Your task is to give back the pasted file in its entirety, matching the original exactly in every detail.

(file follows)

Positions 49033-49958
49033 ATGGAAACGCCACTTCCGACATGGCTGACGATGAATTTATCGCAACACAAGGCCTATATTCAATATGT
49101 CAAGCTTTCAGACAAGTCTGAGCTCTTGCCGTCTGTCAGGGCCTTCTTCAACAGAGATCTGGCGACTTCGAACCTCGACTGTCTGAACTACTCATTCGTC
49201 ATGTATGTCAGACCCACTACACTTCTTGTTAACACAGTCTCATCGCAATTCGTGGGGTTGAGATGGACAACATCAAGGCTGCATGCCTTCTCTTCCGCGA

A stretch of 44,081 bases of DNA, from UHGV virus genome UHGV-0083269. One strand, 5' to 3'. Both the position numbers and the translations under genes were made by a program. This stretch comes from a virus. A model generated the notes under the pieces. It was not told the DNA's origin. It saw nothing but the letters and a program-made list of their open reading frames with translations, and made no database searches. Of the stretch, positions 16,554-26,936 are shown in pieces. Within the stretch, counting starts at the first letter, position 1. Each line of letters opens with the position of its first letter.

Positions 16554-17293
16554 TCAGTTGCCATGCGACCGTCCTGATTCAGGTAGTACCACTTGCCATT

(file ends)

Positions 49033-49958
49033 ATGGAAACGCCACTTCCGACATGGCTGACGATGAATTTATCGCAACACAAGGCCTATATTCAATATGT
49101 CAAGCTTTCAGACAAGTCTGAGCTCTTGCCGTCTGTCAGGGCCTTCTTCAACAGAGATCTGGCGACTTCGAACCTCGACTGTCTGAACTACTCATTCGTC
49201 ATGTATGTCAGACCCACTACACTTCTTGTTAACACAGTCTCATCGCAATTCGTGGGGTTGAGATGGACAACATCAAGGCTGCATGCCTTCTCTTCCGCGA

A stretch of 44,081 bases of DNA, from UHGV virus genome UHGV-0083269. One strand, 5' to 3'. Both the position numbers and the translations under genes were made by a program. This stretch comes from a virus. A model generated the notes under the pieces. It was not told the DNA's origin. It saw nothing but the letters and a program-made list of their open reading frames with translations, and made no database searches. Of the stretch, positions 16,554-26,936 are shown in pieces. Within the stretch, counting starts at the first letter, position 1. Each line of letters opens with the position of its first letter.

Positions 16554-17293
16554 TCAGTTGCCATGCGACCGTCCTGATTCAGGTAGTACCACTTGCCATT